I have found two contradicting statements about the value of $\zeta(k)$ when $k=2n+1$ and $n\in\mathbb{Z_0^+}$. Which one is correct?

  1. "The Riemann zeta function for odd integers has no known closed-form formula", that is, you can't find $\zeta(k)=f(k)$ such that $f$ holds for all positive odd integers. This is apparently a "well-known" fact.
  2. Wikipedia states here that $\zeta(k)$ can be expressed for all positive integers, even or odd, using the formula:


which involves primorials and the Jordan totient function.

EDIT: I understand the above is not a closed formula. But then what about this paper, which proposes an explicit closed-form formula?

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    $\begingroup$ I wouldn't call the second expression a "closed form", so for me both are true. $\endgroup$ – TZakrevskiy Nov 14 '14 at 8:20
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    $\begingroup$ Agreed. The second is no more a closed form than the definition $\zeta(k) = \sum_{n=1}^{\infty} \frac{1}{n^k}$ is a closed form. Actually I would say it is even more opaque to me than the definition. $\endgroup$ – Qiaochu Yuan Nov 14 '14 at 8:22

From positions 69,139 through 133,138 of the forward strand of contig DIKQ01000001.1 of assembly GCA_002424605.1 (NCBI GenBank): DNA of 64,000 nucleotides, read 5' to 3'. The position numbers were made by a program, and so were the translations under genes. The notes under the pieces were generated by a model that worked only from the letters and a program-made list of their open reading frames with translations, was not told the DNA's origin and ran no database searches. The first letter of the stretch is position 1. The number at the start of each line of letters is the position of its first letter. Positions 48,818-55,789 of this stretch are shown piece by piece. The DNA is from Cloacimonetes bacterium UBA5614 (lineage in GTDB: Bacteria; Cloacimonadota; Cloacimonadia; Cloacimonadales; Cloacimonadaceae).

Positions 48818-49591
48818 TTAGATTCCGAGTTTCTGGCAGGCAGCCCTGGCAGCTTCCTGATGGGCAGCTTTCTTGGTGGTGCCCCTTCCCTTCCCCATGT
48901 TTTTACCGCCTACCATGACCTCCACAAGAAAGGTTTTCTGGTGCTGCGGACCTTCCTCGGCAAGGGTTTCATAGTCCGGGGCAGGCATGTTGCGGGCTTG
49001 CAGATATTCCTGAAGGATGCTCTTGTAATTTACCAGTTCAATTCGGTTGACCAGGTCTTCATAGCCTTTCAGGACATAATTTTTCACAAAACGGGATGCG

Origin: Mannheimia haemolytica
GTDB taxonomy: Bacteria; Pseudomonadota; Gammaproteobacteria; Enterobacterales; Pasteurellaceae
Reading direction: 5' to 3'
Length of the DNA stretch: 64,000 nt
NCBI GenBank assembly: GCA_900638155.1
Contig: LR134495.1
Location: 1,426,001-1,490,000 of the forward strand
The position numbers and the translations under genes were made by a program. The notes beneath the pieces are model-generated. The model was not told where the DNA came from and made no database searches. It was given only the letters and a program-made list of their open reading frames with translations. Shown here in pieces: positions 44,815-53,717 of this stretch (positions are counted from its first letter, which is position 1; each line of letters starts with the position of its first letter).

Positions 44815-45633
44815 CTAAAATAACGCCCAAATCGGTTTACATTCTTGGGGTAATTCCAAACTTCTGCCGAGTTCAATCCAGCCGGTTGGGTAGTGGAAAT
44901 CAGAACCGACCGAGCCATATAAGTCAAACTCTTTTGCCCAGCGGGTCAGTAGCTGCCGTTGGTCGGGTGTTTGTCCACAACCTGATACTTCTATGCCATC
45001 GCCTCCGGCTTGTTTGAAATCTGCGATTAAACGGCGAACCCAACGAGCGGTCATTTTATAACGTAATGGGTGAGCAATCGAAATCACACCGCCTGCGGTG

• $\begingroup$ What about the second link then? arxiv.org/abs/1211.5033 $\endgroup$ – Klangen Nov 14 '14 at 8:23
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    $\begingroup$ Isn't $\zeta(k)$ a closed formula? $\endgroup$ – bof Nov 14 '14 at 9:57

The paper you link to proposes "closed forms" of the type




Thus the infinite term is just hidden away in the function $\beta$ (which occurs in every expression they give) and the claim of having obtained closed forms is a tall one indeed.

  • $\begingroup$ Is it then safe to say that there is still no closed-form formula for $\zeta(2k+1)$? $\endgroup$ – Klangen Nov 17 '14 at 8:29
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    $\begingroup$ @Pickle: I'm no expert, but to me this sounds like safe bet, yes (it depends on your definition of "closed form", of course). If there is a closed form, it's certainly not to be found in that paper. $\endgroup$ – user139000 Nov 17 '14 at 8:30
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    $\begingroup$ Simple and concise answer. Thanks a lot man! $\endgroup$ – Klangen Nov 17 '14 at 9:38

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